Four, the exclusion of illegals from the NRC ignores the reality of their children who may have been born in India, and hence legally eligible for Indian citizenship by birth. If a child can’t be deported, can you deport the parents? Which human rights lawyer will not salivate at the prospect of receiving such cases to defend? Clearly, there is a legal loophole here that needs plugging.
Five, it is nearly impossible to evict illegals who have woven themselves into the warp and weft of economic and political activity in a country. The US can build walls and adopt more aggressive postures to prevent Mexicans from streaming across the border, but illegal Hispanic labour is vital to the economies of many southern US states, including Texas and California, and they have huge political support as current or future vote banks for the Democratic party.
In India, illegal immigrants are vote banks for Congress and the Left in Assam and West Bengal, and also in pockets of assembly constituencies in some of the major metros where they are encamped. Deporting them has economic consequences and will be politically tough.
It is worth recalling that when the Shiv Sena-Bharatiya Janata Party (B)JP government in Maharashtra tried to deport illegal Bangladeshis in 1998, the West Bengal government under the Left Front effectively politicised and sabotaged it. Trains sent with alleged illegals for deportation through the West Bengal border were waylaid and the refugees released. The situation will be no different today, with all “secular” parties likely to band together against any deportation, if at all it is attempted. Who knows, even the BJP may find that offering protection to illegals may give it a small edge in 2019.
The only logical and sensible way to proceed in the matter of illegal immigrants is make changes in the law, and get Bangladesh on board to admit that at least some of the illegals are its citizens. It will probably never admit to persecuting Hindus.
The key changes required are the following:
#1: All illegals identified will be struck off electoral rolls, but can remain in India with work permits, which can be renewed annually, based on behaviour. Work permits can be given for those whom Bangladesh identifies as its citizens. The rest should be permanently off the electoral rolls, since they anyway can’t be deported.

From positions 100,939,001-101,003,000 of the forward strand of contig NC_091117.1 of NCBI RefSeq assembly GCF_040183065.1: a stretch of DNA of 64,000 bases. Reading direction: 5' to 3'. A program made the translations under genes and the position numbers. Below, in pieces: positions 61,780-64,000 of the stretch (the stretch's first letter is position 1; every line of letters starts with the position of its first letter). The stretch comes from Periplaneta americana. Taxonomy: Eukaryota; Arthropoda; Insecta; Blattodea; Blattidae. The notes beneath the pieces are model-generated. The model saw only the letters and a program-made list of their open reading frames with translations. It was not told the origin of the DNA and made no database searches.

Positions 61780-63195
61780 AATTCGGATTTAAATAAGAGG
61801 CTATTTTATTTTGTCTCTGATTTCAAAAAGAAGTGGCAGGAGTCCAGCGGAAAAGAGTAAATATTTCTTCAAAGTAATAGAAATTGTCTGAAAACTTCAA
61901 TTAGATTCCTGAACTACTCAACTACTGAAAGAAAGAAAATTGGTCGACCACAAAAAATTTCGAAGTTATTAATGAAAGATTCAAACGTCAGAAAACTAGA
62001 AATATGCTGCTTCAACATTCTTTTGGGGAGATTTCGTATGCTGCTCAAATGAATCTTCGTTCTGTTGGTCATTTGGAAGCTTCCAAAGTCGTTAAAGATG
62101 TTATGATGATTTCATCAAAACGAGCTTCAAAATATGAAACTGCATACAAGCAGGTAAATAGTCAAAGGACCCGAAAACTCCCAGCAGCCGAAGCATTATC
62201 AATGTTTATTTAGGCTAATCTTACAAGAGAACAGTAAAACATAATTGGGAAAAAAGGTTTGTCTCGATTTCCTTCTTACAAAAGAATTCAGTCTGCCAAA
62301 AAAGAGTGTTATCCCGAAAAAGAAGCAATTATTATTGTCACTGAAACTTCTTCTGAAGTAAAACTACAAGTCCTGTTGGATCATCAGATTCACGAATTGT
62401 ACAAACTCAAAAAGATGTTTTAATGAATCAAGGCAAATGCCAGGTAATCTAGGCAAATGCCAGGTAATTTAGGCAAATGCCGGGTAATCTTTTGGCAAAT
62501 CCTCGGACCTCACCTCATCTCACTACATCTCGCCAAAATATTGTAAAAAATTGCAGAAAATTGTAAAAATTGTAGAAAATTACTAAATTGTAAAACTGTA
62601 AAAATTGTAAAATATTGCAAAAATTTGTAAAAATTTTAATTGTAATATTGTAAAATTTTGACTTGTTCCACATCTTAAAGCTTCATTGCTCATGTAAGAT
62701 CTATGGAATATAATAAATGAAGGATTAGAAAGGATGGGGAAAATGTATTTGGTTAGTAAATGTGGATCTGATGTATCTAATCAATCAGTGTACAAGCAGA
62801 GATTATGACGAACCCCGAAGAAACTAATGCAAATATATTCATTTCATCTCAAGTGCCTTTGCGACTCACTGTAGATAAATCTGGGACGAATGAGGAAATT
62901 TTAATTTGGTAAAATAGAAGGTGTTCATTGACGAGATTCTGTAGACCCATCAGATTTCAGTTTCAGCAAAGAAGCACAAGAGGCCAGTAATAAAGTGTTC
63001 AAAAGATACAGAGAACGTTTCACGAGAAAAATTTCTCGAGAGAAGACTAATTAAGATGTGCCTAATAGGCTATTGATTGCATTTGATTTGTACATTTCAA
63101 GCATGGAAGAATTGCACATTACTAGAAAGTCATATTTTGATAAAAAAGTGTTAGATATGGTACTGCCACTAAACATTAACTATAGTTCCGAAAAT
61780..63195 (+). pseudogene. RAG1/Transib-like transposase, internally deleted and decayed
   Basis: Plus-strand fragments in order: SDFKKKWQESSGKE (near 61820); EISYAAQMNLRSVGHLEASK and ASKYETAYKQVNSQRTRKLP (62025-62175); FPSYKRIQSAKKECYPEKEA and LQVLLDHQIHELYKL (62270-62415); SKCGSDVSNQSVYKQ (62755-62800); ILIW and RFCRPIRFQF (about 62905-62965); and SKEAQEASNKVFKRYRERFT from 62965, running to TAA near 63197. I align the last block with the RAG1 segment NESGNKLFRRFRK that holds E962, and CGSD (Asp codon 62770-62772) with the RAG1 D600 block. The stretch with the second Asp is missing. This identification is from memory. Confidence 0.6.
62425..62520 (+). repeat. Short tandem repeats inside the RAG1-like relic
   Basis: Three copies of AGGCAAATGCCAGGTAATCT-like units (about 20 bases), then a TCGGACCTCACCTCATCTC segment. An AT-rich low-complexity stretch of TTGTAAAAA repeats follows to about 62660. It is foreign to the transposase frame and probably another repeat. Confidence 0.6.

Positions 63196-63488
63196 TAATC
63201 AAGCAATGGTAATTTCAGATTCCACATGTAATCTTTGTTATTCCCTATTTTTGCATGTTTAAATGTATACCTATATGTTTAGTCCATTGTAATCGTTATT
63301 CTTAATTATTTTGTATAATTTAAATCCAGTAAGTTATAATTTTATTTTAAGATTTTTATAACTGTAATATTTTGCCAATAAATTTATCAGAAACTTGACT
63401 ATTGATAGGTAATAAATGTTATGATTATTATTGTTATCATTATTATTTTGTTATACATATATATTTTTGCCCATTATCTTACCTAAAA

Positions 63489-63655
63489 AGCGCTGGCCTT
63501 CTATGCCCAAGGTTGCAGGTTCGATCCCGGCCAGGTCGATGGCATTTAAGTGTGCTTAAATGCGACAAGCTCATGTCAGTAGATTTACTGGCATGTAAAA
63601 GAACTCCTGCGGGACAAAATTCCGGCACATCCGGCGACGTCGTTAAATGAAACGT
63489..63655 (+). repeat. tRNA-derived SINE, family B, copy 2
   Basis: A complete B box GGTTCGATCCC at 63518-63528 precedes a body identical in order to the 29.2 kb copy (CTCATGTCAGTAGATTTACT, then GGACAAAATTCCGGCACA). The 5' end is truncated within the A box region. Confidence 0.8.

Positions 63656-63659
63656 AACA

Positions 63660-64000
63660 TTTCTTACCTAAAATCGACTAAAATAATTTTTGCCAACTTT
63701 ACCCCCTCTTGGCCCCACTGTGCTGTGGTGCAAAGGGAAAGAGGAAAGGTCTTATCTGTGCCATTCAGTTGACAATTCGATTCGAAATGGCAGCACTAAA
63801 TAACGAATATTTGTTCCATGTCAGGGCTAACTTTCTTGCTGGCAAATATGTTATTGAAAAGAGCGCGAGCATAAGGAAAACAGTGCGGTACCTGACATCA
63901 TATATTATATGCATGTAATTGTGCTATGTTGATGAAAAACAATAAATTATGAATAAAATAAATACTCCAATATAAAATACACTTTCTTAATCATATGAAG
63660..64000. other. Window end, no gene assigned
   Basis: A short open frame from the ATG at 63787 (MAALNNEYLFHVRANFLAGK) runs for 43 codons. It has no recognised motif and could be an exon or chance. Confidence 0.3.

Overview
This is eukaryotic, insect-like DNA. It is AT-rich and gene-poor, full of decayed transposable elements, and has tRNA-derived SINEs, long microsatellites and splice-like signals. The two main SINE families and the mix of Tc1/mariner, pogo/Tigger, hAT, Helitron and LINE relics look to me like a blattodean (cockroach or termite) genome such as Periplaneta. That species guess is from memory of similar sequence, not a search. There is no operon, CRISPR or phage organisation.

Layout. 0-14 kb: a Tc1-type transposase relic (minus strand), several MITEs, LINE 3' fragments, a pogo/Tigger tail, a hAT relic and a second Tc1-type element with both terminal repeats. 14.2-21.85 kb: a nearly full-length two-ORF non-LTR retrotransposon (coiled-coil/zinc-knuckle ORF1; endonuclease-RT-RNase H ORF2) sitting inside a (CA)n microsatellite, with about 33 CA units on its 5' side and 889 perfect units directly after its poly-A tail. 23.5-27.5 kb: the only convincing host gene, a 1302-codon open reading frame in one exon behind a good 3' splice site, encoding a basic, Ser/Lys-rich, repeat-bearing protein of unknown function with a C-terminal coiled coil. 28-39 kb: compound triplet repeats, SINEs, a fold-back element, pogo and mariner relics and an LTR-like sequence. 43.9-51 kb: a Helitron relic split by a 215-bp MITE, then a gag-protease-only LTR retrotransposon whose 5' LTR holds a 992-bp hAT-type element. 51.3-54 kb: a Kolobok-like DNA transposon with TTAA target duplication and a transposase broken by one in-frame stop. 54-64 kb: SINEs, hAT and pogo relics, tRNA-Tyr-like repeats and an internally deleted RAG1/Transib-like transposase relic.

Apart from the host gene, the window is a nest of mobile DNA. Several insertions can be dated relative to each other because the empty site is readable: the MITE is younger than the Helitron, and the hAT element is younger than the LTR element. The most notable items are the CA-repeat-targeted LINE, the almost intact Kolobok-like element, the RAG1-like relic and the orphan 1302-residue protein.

#2: All illegals staying on should be asked to sign a legal pledge that they will not participate in political, anti-India or religious conversion activities, and any infringement means deportation. If no deportation is possible due to non-cooperation by Bangladesh, they can be detained in fenced colonies as non-citizens with reduced rights.
#3: Giving citizenship to Hindu victims of genocide, ethnic cleansing or forced conversion in Pakistan and Bangladesh can easily be made effective by changing the wordings in the Citizenship (Amendment) Act, 2016, to say that minority communities in our neighbourhood will be eligible for fast-track citizenship and/or permanent residency if they face violence, persecution, harassment or intimidation. This neutral definition – instead specifically mentioning only Hindus, Jains, etc – will pass the test of fairness, and the actual discretion of letting in more Hindus can be exercised at the level of bureaucratic rules, where the presumption of persecution can be more easily upheld in the case of Hindus, Sikhs, Buddhists, Jains, Parsis and Christians. Those who don’t fall in these categories – like the Rohingyas of Myanmar or Ahmaddiyas in Pakistan – can be put in a special category, where they can be temporarily placed in camps and given basic refugee amenities, but not citizenship. They can be residents with United Nations financial support, and the presumption would be that they will return to Pakistan or Bangladesh or Myanmar once conditions improve. We need a humane, yet strategic law.
Liberals have to understand a practical reality: India is the only country that can guarantee the rights of Indic religious minorities. They have to be given preference for asylum. Muslims, Christians and others have scores of Islamic and Christian countries to seek refuge in. The mere fact that plural India does not discriminate on the basis of religion does not mean that we become a refuge for all persecuted minorities elsewhere – something that creates demographic pressures in local communities, as has happened in Assam.
The issue is simple: morally, countries that discriminate in favour of one Abrahamic religion or the other ought to be the first port of call for refugees from non-Indic faiths. India is the first port of call for those persecuted for their Indic religious origins.